Which Great Barrier Reef precinct is for you?
2,300km long, comprising 3,000 separate reefs, and 900 continental islands and coral cays – the Great Barrier Reef is immense. So where should you go?
Winding along the Queensland coastline from Bundaberg to beyond the tip of the mainland, the Great Barrier Reef can be divided into five precincts, each with the differing experiences, highlights and the richness of biodiversity you’d expect from an eco-system the size of a medium-sized country.
The Wild North
You may have visited the Great Barrier Reef before – maybe even more than once. But there’s a good chance you haven’t explored the coral bommies in the wild north.
Rugged, remote and real – this area is the definition of untouched.
Where: Stretching north from Port Douglas, the Wild North encompasses parts of the Daintree Rainforest, Cape Tribulation, Cooktown, Cape York and the Torres Strait Islands.
How to get here: Pack your sense of adventure. For most sections, a flight to Cairns paired with a hire car for the drive north is the easiest and most common. If visiting the Torres Strait, daily flights depart Cairns to Horn Island, services such as McDonald Charter Boats will then ferry you across to Thursday Island.
When to visit: Northern Queensland has two seasons: wet and dry. The ideal time to visit is in the dry season from May to September – clearer days, less humidity and no stingers.
The must-do experiences
2. Witness one of the most exclusive wildlife encounters in the world during the short Minke Whale season from June-July. Little is know about these elusive creatures, but what we do know is they are highly curious and seem to enjoy human interactions.
3. Explore rugged beaches and ancient Indigenous rock art on the seven islands of Flinders Group National Park.
4. Dive with the world’s largest green turtle population on the reefs around Raine Island with Mike Ball Dive Expeditions.
5. Camp at one of Australia’s most northern glamping sites at Cape Tribulation and wake to the Great Barrier Reef on your doorstep and the Daintree Rainforest in your backyard.
6. Fly to Horn Island in the Torres Strait to get acquainted with the islands’ pearl farming, WWII and cultural history.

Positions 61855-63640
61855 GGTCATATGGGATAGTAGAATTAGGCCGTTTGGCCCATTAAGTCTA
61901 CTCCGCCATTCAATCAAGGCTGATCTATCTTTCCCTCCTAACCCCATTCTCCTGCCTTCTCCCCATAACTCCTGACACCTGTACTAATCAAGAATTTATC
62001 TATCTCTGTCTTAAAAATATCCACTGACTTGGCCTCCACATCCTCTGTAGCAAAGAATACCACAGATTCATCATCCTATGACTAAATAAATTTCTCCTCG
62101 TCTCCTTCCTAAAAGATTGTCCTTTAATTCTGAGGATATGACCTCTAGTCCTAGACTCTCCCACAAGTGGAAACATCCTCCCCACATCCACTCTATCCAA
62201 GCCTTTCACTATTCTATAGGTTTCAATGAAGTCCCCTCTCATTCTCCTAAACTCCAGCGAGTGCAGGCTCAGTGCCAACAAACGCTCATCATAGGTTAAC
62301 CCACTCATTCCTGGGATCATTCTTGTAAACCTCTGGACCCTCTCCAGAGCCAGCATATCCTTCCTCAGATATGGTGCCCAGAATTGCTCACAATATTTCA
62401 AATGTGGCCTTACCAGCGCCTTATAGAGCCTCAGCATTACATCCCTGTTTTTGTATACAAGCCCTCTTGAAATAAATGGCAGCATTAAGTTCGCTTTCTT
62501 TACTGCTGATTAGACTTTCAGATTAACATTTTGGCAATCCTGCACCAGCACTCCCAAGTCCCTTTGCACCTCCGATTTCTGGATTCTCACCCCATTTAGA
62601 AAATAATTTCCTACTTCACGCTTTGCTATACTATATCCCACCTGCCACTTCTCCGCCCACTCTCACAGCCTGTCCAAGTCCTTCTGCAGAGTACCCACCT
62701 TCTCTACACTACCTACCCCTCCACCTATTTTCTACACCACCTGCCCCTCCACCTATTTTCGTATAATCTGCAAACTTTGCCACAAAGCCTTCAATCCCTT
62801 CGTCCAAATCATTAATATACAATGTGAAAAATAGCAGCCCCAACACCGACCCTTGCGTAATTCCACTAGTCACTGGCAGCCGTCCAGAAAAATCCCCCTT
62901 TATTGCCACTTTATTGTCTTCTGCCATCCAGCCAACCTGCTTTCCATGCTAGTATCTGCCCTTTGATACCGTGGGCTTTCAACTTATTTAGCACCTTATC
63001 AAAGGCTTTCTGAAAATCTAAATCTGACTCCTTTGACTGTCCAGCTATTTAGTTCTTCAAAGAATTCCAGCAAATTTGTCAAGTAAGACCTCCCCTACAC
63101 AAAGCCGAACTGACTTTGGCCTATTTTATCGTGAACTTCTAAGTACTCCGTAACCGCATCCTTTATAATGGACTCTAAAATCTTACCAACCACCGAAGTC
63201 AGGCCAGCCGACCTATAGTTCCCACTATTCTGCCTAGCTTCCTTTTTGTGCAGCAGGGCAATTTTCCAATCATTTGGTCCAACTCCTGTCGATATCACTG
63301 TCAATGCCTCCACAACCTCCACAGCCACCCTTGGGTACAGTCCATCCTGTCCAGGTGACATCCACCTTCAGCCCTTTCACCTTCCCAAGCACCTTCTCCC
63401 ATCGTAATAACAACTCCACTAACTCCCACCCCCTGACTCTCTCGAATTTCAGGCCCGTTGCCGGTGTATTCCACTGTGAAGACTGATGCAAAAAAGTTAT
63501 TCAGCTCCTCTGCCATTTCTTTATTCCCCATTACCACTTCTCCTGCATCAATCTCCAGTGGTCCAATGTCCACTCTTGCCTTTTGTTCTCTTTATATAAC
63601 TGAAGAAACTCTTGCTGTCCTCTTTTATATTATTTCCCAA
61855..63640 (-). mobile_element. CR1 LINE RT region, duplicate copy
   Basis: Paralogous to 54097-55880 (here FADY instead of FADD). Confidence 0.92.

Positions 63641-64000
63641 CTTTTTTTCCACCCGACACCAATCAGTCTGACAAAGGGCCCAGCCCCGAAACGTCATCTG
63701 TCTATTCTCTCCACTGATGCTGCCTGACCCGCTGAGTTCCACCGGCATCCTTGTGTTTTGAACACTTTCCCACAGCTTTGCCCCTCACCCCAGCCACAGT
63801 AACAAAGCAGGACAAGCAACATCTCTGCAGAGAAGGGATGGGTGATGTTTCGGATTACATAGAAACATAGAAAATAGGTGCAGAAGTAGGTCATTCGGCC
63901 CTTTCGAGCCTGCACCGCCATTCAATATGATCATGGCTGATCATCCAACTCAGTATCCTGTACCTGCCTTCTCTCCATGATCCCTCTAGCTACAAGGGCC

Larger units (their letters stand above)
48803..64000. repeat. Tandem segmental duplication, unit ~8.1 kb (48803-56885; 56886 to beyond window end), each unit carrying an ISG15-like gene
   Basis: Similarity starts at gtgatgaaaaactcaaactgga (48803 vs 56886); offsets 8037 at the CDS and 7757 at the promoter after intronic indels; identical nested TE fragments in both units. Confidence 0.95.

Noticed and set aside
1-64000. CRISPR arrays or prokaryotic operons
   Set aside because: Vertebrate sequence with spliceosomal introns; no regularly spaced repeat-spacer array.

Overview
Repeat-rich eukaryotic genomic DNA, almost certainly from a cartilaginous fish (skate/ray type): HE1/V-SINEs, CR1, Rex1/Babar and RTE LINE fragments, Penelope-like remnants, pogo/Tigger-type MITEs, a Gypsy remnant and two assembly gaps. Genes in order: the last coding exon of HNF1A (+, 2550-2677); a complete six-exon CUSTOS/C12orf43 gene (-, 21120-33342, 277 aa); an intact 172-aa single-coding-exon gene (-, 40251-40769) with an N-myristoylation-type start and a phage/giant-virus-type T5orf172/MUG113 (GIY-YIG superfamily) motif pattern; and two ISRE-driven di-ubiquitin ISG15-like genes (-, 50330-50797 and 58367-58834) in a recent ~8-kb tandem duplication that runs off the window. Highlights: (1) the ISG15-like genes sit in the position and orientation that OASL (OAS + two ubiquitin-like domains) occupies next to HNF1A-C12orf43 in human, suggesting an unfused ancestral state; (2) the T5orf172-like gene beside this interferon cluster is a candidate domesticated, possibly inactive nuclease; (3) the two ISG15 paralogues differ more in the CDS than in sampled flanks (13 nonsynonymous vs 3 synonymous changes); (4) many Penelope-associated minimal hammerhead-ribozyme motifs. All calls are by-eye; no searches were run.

7. Splurge on a helicopter fishing expedition from Horn Island or Weipa.
9. If you’re after an unforgettable holiday, visit Haggerstone Island, or if you want the reef all to yourself – you can rent the entire island.
Cairns and Port Douglas
This is the Great Barrier Reef you picture in your dreams – the ancestral home that has allured visitors for decades.
More than just the Reef, Cairns and Port Douglas combines the World’s oldest living rainforest and adventure for all tastes, along with unmissable underwater experiences.
Where: The heart of the region is Cairns. It stretches a little to the south and 90 minutes’ drive north to Port Douglas.
How to get here: The international airport in Cairns is your answer. With so much to explore around the region, a hire car is also recommended for your stay.
When to visit: The region can be visited year-round, but the winter months offer greater visibility underwater and more pleasant temperatures on land. It’s the perfect way to replace 5 degree winter days in the south of Australia with very pleasant mid-20s.
The must-do experiences
1. Enjoy quality underwater time by visiting Agincourt Reef with the heavyweights of eco-conscious reef tours, Quicksilver Cruises.
2. The Great Barrier Reef’s sheer size and scale really comes to life with a birds-eye view. See it in style with Nautilus Aviation, enjoying 40 minutes of airtime before touching down on Vlassoff Cay – your own private picnic location in the middle of the Reef.
3. Take your pick from the equally stunning historic railway, cable car or scenic drive and make your way to the mountainous village of Kuranda for a day exploring sections of the World Heritage Listed Wet Tropics Rainforest.
4. Visit the turtle rehabilitation centre on Fitzroy Island. While you’re here, you might as well stay a few nights and enjoy one of Australia’s best beaches – Nudie Beach.
5. Escape to the privacy of Bedarra Island off the coast of Mission Beach and dive nearby Otter Reef (or just relax in a hammock all day instead).
6. Camp like a true castaway on Dunk Island and walk the trails to discover remnants left by the Royal Australian Air Force during WWII.
7. Take a 15-minute dash from Port Douglas to Low Isles with Reef Sprinter to snorkel with turtles and reef sharks.
8. Visit the worst-kept secret on the Great Barrier Reef – the Frankland Islands. Low-key, small-footprint travel with the team at Frankland Island Reef Cruises will have you face-to-face with clown fish and turtles within minutes.
Townsville North Queensland
Exceptionally healthy reef systems, wreck diving punctuated by one of the most sought-after shipwrecks in the world and the home of Great Barrier Reef conservation on land have elevated Townsville to a must-visit destination for divers and reef lovers alike.
Where: The Townsville region includes Ayr to the south and Mission Beach to the north.
How to get here: Townsville receives daily flights from Sydney, Melbourne and Brisbane, and thanks to its placement near other destinations, it’s highly accessible by both air and land. If you’re already in Cairns, it’s only a four hour drive down the Bruce Highway or if the Whitsundays is your base, it’s a three hour journey north.
When to visit: Any time is a good time for Townsville, but like its northern neighbours, outside the months of December-February are ideal.
The must-do experiences
1. Dive the SS Yongala wreck, which is consistently rated as one of the top 10 dive sites in the world.